We Barbarians arent particularly original, drawing on plenty of famous sounds from the last 10 years, as well as other, older influences. Theres an opening guitar that reminds you of Arcade Fires “Wake Up”, and a final track that sounds like a New Order or U2 composite. These two tracks are the EP’s strongest. “Headspace” jiggles and jangles from that Arcade Fire opening gambit, floating into an affirming, dancing-about-in-your-room chorus that you can hum along to on any day. “Chambray”, again exhibiting a strong chorus, is the first of many instances of the band leaning toward U2. That proves to be a positive asset, as long as the band slows down the tempo, letting David Quon belt out slow, powerful vocal lines.
Even if there is a lack of originality, We Barbarians have produced a very good EP. The sense that theyre part of a sound doesnt matter in the slightest. In fact, it may even be a strength.While its easy to pick out some of the possible inspirations for their music, theres a sense that theyre very conscious of their influences, and, as such, use them respectfully. “Strange Overtones”, for example, takes on something of the Echo and the Bunnymen sound without stealing it. “Stroke by Stroke”, slowed down, might be Vampire Weekend-ish, but again, it’s very much its own song. Given everything that comes with respectful use, Headspace takes on a sense of depth thats quite rare for an EP.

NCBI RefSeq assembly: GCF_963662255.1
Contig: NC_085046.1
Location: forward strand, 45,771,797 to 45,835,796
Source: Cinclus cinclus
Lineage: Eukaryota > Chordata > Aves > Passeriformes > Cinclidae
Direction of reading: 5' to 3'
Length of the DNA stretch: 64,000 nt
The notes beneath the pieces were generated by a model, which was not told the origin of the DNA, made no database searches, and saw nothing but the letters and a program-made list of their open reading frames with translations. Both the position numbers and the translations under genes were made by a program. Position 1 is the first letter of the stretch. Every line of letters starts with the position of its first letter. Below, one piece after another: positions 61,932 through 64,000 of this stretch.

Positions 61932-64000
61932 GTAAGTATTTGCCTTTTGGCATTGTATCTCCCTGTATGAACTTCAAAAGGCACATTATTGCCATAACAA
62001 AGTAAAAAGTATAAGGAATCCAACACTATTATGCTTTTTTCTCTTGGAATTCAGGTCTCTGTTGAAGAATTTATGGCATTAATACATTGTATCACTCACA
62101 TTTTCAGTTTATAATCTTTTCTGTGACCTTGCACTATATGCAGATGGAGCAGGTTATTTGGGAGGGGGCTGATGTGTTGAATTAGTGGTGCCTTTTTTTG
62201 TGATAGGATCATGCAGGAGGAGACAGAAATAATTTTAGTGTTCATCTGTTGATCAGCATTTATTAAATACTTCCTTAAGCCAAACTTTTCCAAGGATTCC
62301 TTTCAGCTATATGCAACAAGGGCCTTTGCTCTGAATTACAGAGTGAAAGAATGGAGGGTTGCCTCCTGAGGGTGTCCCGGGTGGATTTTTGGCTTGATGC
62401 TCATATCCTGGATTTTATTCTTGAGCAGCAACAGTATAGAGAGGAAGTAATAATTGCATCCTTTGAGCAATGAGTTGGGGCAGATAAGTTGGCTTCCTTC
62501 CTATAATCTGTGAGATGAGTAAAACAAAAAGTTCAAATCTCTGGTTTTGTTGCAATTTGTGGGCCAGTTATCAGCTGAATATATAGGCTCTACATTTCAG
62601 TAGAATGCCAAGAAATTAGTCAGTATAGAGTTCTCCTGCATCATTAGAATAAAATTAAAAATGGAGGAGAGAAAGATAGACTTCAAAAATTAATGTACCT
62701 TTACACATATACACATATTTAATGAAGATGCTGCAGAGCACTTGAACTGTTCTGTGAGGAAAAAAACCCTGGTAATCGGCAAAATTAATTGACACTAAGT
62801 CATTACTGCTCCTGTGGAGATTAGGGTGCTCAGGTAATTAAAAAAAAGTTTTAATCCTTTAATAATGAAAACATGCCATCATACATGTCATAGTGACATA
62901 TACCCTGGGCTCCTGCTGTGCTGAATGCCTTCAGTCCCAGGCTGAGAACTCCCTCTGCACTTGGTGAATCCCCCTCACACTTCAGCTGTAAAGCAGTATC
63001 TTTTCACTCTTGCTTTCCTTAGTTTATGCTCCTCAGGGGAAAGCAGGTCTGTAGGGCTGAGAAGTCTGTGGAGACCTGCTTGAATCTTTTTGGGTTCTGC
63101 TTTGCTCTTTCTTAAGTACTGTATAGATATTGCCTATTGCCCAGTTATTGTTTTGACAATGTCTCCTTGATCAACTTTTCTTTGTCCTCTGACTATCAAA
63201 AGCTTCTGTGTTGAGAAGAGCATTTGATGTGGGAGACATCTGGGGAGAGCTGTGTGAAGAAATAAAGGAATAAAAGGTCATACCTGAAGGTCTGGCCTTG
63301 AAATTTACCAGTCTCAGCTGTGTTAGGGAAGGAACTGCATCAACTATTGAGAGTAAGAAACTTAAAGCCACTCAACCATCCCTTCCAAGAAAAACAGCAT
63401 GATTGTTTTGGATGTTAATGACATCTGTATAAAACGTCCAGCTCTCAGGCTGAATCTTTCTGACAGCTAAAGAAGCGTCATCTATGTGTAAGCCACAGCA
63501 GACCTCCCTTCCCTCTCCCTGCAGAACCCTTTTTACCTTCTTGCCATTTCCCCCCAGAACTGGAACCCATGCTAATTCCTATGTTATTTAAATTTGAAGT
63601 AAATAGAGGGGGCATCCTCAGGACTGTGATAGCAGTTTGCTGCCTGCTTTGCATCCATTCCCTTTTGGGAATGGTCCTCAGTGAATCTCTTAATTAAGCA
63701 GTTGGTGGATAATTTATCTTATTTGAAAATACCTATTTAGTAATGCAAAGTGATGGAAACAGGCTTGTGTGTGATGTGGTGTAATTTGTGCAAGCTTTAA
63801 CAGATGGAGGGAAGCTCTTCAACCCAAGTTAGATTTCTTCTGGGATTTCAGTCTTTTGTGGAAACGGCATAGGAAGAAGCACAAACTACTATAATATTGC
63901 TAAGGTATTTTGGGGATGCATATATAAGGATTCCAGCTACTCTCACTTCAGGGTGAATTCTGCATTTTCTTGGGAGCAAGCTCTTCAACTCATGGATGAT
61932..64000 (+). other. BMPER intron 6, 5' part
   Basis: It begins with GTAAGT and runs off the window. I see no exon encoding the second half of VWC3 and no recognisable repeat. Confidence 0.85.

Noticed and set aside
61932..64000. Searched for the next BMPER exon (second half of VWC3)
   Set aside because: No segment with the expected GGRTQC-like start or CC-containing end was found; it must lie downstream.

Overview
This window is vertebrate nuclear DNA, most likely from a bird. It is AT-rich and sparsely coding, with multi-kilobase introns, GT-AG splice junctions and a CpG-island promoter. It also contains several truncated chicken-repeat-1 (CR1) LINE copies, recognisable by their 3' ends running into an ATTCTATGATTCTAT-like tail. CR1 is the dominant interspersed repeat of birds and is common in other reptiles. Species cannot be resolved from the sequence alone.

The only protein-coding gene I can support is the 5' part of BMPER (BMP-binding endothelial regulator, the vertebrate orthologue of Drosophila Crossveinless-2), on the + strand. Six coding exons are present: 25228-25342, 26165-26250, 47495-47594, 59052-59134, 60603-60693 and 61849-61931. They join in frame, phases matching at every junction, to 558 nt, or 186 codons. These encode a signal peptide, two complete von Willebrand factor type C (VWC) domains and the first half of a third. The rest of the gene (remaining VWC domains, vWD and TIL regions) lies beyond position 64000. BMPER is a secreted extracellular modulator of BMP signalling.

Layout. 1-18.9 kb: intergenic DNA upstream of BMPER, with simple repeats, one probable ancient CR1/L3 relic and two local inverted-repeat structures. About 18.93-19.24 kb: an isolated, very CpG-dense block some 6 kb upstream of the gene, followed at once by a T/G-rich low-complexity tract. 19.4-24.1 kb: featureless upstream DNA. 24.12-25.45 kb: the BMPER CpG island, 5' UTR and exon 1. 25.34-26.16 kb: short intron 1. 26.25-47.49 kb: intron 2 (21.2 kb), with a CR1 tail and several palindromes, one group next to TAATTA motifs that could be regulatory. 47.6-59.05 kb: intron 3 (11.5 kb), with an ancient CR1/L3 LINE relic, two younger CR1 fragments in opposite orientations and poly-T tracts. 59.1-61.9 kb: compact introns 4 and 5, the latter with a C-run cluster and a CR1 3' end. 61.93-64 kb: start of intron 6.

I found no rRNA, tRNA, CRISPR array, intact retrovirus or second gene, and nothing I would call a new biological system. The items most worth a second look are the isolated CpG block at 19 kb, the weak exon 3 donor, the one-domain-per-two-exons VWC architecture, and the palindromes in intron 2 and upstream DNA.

What’s more, everything is incredibly well-produced: clean, crisp, with just the right level of reverb. Everything that happens on these tracks occurs with serious clarity and purpose, both in the studio and in their mining of ancestral power.
Essential Tracks: “Chambray”, “Headspace”